The Washington Post

China vents outrage over U.S. cyberspying indictment

The Washington Post’s Ellen Nakashima breaks down the significance of the Justice Department’s decision to charge the Chinese military with cyber-espionage against American companies. (Jackie Kucinich/The Washington Post)

Outraged by U.S. cyberspying charges against members of a secretive Chinese military unit, China summoned the U.S. ambassador in Beijing for a dressing down, state media said Tuesday, and the Defense Ministry blasted the U.S. accusations as hypocritical.

The government, meanwhile, published new statistics that it said showed massive cyberattacks on China originating from the United States. “Those activities target Chinese leaders, ordinary citizens and anyone with a mobile phone,” the state-run Xinhua News Agency reported. “In the meantime, the U.S. repeatedly accuses China of spying and hacking.”

A day after the U.S. Justice Department unveiled explosive criminal cyber-espionage charges against five Chinese military officers, Beijing was still sputtering with indignation. Late Monday, the Chinese Foreign Ministry called the charges in a U.S. federal grand jury indictment “purely fictitious, extremely absurd.” China also announced it was suspending participation in the Sino-U.S. Cyber Working Group, formed to bridge differences over cyberspying.

The U.S. charges are certain to strain Washington’s military relationship with China, which the Pentagon made a concerted effort to build up in recent years. A Pentagon spokesman, Rear Adm. John Kirby, said Tuesday that the Defense Department had been aware of the impending charges and hoped that they would not stymie cooperation on various fronts.

“The degree to which this affects the relationship is up to the Chinese,” Kirby said, noting that Washington’s military relationship with Beijing has been built in “fits and starts.”

On Monday, Attorney General Eric Holder announced the indictment of five Chinese military officers on charges of stealing trade secrets, but China says the U.S. is guilty of spying too. (Reuters)

U.S. defense officials have portrayed the relationship in recent weeks as being on the upswing. Secretary of Defense Chuck Hagel visited Beijing for the first time in his current job last month and said he was heartened by the frank discussions he held with the country’s defense chiefs. Just days before the indictments were unsealed, Gen. Martin Dempsey, the chairman of the Joint Chiefs of Staff, hosted his counterpart, Gen. Fang Fenghui, at the Pentagon for the latest in a series of high-level visits.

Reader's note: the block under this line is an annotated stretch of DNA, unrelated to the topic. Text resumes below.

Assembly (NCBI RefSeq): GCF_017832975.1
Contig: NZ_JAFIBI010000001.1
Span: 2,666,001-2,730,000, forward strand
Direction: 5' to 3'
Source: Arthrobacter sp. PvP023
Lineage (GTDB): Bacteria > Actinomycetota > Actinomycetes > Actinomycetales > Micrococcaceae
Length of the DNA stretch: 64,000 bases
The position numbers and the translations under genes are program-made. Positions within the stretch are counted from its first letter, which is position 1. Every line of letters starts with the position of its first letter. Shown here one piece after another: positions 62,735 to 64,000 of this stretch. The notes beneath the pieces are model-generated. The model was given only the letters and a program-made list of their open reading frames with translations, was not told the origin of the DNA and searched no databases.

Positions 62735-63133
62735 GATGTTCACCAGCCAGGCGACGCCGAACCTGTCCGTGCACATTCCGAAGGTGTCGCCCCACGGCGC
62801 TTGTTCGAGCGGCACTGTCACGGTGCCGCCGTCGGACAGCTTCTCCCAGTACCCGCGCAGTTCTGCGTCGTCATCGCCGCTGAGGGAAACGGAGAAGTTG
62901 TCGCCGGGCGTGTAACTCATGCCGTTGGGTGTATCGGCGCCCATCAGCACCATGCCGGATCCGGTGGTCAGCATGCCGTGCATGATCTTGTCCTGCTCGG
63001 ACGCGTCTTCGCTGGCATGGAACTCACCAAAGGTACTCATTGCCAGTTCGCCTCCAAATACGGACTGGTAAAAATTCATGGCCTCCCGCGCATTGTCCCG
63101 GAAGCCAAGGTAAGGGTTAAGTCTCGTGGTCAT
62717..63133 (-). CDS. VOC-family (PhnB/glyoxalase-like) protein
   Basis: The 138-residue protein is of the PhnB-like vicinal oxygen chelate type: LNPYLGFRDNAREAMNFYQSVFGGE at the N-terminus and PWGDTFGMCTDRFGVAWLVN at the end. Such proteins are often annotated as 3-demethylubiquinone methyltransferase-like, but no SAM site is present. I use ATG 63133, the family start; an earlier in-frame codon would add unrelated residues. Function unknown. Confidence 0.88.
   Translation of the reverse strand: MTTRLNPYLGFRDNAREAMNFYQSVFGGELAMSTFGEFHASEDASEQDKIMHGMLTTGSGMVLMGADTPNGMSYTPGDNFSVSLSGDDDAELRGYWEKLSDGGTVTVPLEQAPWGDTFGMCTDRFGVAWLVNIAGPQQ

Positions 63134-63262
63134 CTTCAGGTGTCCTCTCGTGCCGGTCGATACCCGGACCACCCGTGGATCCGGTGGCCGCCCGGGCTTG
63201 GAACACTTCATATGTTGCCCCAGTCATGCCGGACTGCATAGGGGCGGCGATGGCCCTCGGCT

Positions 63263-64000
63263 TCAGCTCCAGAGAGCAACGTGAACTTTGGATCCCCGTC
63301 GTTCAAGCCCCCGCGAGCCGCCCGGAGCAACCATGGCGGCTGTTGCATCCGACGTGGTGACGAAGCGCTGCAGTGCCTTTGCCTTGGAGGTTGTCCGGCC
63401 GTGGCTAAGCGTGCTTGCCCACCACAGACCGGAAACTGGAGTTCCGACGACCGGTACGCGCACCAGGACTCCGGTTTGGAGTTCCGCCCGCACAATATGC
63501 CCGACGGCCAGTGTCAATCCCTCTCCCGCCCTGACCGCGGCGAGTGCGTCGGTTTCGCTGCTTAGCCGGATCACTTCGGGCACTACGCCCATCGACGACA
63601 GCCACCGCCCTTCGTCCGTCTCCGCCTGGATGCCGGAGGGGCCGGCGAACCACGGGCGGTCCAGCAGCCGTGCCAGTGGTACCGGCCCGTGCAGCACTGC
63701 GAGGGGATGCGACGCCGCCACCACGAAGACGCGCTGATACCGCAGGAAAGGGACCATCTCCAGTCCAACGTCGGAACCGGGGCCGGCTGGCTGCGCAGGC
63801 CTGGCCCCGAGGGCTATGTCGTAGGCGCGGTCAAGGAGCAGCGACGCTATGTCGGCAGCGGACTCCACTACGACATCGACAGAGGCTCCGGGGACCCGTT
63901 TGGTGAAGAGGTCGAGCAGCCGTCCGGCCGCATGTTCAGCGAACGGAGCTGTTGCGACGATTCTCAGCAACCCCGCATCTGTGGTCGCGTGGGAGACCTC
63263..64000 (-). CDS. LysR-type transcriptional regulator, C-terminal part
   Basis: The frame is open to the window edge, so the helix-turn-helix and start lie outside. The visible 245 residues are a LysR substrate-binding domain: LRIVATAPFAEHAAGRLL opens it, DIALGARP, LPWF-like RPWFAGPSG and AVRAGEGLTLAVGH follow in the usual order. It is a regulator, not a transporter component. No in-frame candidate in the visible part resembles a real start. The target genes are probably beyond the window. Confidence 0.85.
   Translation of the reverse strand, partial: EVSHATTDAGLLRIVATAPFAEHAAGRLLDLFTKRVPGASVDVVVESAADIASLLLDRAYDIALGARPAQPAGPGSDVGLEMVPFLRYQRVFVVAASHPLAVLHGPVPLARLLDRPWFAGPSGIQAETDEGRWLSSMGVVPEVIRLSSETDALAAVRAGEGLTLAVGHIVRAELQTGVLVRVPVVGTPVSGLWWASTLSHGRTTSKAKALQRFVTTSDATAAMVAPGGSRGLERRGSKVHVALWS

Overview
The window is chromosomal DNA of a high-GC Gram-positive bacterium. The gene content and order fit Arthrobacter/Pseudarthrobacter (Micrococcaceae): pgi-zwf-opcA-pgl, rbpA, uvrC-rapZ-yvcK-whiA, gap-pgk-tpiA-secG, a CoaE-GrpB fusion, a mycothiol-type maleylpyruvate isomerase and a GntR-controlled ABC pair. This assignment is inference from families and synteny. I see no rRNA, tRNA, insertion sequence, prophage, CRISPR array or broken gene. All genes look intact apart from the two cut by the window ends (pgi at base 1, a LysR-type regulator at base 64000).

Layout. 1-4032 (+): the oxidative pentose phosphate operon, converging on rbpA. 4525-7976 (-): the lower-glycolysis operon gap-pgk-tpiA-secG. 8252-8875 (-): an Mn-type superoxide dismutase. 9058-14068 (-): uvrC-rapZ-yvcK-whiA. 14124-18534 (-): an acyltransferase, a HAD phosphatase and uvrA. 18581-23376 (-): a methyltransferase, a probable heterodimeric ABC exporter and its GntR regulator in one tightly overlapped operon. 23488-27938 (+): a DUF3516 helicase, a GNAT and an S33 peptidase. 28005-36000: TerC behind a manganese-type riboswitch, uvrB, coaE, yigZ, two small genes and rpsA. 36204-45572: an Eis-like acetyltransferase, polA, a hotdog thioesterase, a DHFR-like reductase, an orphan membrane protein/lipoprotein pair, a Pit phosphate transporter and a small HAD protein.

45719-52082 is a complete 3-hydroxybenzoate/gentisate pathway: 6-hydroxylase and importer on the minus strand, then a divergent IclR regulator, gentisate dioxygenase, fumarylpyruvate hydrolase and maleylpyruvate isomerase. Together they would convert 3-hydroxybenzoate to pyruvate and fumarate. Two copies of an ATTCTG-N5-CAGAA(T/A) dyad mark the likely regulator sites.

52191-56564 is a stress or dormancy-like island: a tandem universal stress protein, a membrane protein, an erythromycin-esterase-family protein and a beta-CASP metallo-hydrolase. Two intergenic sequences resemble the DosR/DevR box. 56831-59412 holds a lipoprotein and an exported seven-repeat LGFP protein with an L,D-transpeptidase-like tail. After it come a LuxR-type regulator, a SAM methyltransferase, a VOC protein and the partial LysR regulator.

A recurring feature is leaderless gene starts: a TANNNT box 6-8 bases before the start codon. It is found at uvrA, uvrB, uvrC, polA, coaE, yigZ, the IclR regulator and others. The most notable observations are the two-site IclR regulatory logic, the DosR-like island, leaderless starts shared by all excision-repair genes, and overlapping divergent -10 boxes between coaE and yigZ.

Dempsey said the two leaders had mapped out possible steps they could take to build trust and avoid miscalculations, including by establishing a secure video conference system that would allow them to consult regularly.

“All these initiatives are intended to continue to build a positive relationship, help us manage risk and reduce the chance of misunderstanding,” Dempsey said during a joint news conference last week.

Kirby said it was too early to tell whether those initiatives are now on off the table.

“These visits are an indication that we’re trying to build a better level of trust,” he said.

China and Washington have tussled over territorial disputes in the region that involve close U.S. allies, including Japan and the Philippines. China has argued that its rivals in those cases have been emboldened by the Obama administration’s policy to shift more military assets to the region as an era of ground wars comes to an end.

U.S. officials recently sought to gain insight into China’s cyber military doctrine by briefing Chinese officials about Washington’s — but Beijing did not reciprocate.

William Wan is the Post's roving national correspondent, based in Washington, D.C. He previously served as the paper’s religion reporter and diplomatic correspondent and for three years as the Post’s China correspondent in Beijing.
Ernesto Londoño covers the Pentagon for the Washington Post.



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